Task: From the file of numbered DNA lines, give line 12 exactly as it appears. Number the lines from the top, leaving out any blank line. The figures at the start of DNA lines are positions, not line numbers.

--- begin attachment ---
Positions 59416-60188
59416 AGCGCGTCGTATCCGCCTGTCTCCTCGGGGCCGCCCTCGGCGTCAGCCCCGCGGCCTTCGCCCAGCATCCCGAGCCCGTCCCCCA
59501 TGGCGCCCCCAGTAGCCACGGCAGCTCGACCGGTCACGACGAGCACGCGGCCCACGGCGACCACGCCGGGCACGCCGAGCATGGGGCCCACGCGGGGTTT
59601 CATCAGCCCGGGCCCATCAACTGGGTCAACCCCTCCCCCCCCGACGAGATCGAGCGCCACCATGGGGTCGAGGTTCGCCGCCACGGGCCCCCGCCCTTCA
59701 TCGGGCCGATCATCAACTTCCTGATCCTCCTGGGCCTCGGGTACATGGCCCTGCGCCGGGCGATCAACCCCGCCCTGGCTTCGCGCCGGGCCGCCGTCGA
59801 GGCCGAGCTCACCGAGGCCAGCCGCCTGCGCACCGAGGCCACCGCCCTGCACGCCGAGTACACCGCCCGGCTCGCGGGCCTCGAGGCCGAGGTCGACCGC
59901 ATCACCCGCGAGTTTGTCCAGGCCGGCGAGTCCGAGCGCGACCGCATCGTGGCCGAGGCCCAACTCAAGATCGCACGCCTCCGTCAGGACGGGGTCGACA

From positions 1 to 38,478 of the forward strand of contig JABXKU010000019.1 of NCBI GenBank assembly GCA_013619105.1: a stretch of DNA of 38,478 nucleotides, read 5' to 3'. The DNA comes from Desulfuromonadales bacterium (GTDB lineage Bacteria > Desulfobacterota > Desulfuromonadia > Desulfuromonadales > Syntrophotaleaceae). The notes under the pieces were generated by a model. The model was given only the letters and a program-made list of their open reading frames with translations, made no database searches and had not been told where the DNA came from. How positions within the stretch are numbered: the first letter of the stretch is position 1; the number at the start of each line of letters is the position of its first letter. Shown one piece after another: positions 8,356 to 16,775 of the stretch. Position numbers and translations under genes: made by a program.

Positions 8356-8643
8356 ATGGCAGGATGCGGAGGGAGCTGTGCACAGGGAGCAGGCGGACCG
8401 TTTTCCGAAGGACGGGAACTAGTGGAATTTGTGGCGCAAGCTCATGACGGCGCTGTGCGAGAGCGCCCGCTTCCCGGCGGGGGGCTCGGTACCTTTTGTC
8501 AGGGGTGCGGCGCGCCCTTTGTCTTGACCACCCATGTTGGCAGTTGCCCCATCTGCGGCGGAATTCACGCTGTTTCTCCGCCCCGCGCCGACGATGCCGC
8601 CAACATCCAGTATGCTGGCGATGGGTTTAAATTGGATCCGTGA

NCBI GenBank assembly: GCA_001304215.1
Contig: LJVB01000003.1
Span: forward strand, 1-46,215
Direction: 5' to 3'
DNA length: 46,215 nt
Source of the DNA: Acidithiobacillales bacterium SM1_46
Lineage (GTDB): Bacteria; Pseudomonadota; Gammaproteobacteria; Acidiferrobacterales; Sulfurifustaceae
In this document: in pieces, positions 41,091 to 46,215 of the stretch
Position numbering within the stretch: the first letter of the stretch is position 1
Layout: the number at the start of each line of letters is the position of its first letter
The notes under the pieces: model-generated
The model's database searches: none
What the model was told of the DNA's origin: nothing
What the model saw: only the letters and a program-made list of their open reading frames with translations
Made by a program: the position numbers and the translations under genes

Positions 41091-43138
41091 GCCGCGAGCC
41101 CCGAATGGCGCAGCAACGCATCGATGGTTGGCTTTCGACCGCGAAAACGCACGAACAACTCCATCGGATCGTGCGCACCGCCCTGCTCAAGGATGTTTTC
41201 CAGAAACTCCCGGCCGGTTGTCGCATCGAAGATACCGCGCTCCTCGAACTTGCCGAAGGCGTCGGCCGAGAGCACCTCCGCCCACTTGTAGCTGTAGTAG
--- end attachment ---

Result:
8501 AGGGGTGCGGCGCGCCCTTTGTCTTGACCACCCATGTTGGCAGTTGCCCCATCTGCGGCGGAATTCACGCTGTTTCTCCGCCCCGCGCCGACGATGCCGC